We stopped at the facilities office along the way and discovered that although orange used to be one of the choices, it was no longer an option because it was too associated with another school (that have Beavers as a mascot). But, our student worker, Adrian, saw a deep red they had in Lincoln Hall and thought that would be good for the room. So we went with that.

I wanted to use the "whiteboard wallpaper" that we had bought and wrap the walls. It would tone down the red and make the space interesting. One of the researchers donated furniture. The new staff guy mentioned having little tables mounted to the wall. One of the other staffers then picked up little doors from IKEA to use as tables, but we had to put in something where the recesses in were so that it was smooth. The carpenter (who put up the whiteboard wallpaper) scored us some "extra" plexiglass from the shop and cut it to shape for us. Our lab manager dubbed it "20Lounge," like, "30-rock" he said, and he, being a real-true engineer, could use the nifty laser-cutter we have to carve drawings I make into the plexi-glass.

During our staff meetings, we would meet in the evolving "20Lounge" and came to realize it was becoming an awesome space. We all contributed ideas, we all went with our instincts even if they didn't seem practical (red walls, doors as tables, wallpaper for whiteboard), and it turned out great.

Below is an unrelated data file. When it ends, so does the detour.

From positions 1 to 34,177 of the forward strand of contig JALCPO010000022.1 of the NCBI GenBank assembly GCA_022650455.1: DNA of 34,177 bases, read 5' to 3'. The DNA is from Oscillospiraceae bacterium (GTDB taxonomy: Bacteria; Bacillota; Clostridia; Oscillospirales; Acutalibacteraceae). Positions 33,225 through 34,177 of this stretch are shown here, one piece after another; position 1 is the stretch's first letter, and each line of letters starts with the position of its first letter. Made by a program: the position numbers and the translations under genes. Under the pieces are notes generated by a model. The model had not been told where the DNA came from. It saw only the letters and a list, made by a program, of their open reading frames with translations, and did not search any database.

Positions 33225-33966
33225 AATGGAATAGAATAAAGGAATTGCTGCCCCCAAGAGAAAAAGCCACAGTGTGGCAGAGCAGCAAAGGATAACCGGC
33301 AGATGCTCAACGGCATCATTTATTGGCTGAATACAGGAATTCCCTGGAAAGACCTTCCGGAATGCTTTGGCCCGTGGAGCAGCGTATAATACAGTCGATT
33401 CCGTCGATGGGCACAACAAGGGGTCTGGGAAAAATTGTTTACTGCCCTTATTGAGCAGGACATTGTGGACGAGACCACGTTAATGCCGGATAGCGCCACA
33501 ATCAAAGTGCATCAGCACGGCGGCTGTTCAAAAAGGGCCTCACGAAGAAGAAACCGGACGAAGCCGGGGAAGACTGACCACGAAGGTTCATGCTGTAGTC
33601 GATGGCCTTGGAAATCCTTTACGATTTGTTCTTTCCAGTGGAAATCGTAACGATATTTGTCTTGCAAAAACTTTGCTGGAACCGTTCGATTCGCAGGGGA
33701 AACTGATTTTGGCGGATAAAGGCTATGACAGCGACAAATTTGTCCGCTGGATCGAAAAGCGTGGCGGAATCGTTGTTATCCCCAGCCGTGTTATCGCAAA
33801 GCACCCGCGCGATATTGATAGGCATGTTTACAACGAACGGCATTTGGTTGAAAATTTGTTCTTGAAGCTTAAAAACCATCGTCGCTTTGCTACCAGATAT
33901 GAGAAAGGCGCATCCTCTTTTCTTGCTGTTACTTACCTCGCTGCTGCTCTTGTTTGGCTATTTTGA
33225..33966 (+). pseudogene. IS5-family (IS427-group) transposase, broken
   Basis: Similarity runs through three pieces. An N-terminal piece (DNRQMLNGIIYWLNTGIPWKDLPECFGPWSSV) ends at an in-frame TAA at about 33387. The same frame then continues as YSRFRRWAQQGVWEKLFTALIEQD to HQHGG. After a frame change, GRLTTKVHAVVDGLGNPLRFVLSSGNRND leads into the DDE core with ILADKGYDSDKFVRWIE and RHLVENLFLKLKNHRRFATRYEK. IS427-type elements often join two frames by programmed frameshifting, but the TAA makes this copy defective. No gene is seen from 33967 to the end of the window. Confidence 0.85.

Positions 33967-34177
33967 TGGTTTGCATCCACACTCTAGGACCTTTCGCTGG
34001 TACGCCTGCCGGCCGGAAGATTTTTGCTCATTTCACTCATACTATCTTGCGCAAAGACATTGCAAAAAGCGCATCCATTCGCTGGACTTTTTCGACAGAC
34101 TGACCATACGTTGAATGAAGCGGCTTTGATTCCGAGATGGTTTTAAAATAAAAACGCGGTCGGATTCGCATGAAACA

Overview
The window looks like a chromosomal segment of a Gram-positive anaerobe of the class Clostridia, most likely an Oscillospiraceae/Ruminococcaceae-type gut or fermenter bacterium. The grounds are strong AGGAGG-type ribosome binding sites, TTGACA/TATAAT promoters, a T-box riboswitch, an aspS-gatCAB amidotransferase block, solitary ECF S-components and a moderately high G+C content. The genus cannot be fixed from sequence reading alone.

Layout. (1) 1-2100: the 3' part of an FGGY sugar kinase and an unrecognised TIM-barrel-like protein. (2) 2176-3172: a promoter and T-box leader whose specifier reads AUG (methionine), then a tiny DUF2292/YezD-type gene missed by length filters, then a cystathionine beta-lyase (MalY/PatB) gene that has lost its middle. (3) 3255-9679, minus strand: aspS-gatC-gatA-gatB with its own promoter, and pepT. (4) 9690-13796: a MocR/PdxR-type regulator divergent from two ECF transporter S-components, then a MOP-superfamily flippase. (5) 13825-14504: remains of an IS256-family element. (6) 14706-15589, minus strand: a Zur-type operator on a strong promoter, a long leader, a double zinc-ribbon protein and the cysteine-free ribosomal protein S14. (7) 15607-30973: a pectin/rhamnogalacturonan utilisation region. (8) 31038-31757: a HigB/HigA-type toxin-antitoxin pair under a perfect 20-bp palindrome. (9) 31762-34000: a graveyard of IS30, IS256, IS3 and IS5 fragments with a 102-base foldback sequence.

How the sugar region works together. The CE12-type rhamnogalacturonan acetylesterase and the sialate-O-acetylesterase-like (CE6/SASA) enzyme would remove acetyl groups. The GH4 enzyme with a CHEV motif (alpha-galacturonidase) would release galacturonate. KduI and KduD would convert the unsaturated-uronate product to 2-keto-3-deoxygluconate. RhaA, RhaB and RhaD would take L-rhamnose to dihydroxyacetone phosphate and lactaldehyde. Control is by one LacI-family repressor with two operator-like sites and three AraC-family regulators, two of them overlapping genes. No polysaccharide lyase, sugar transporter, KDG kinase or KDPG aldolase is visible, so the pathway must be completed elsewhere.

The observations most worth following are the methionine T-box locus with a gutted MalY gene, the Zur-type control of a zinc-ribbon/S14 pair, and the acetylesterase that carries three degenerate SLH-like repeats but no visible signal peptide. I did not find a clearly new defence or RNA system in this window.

It made me realize that's what I want to do for work. I don't know what "that" is exactly. But, it's creative, it's inspired, it's being goofy and instinctual and going with it, and inspiring the rest of the team to do likewise. I'm good at that - whatever "that" is. Now I just have to figure out what kind of job that actually is.

As I walked and reflected on the day, I realized I would no longer disregard "that" as unimportant. I was going to make "that" a priority. The closest I could come to naming it was "art and writing." From now on, my focus would be in art and writing (with creativity and humor). Even if I had skills and interests and was being drawn into other areas (my distractions) I would keep focus. In the same way my boss would evaluate how to spend his time and check to see if they were part of his "goals." I would check what I was focusing on at work and see if it met "art and writing."

That didn't mean I wouldn't do the "real" parts of my job. Those are necessary and unavoidable. But, when given a choice, when given time, I would choose to focus on creativity.

What this ended up resulting in, is me quitting my job. Not my real job, but my extra job. I wrote about it in my other blog, "ReunionEyes" because I discovered that I actually followed through with it. I made writing a priority. So, unwittingly, the example my boss set in goal-setting resulted in me stopping my work with him. At least on that project.

I wonder where the goals will lead next.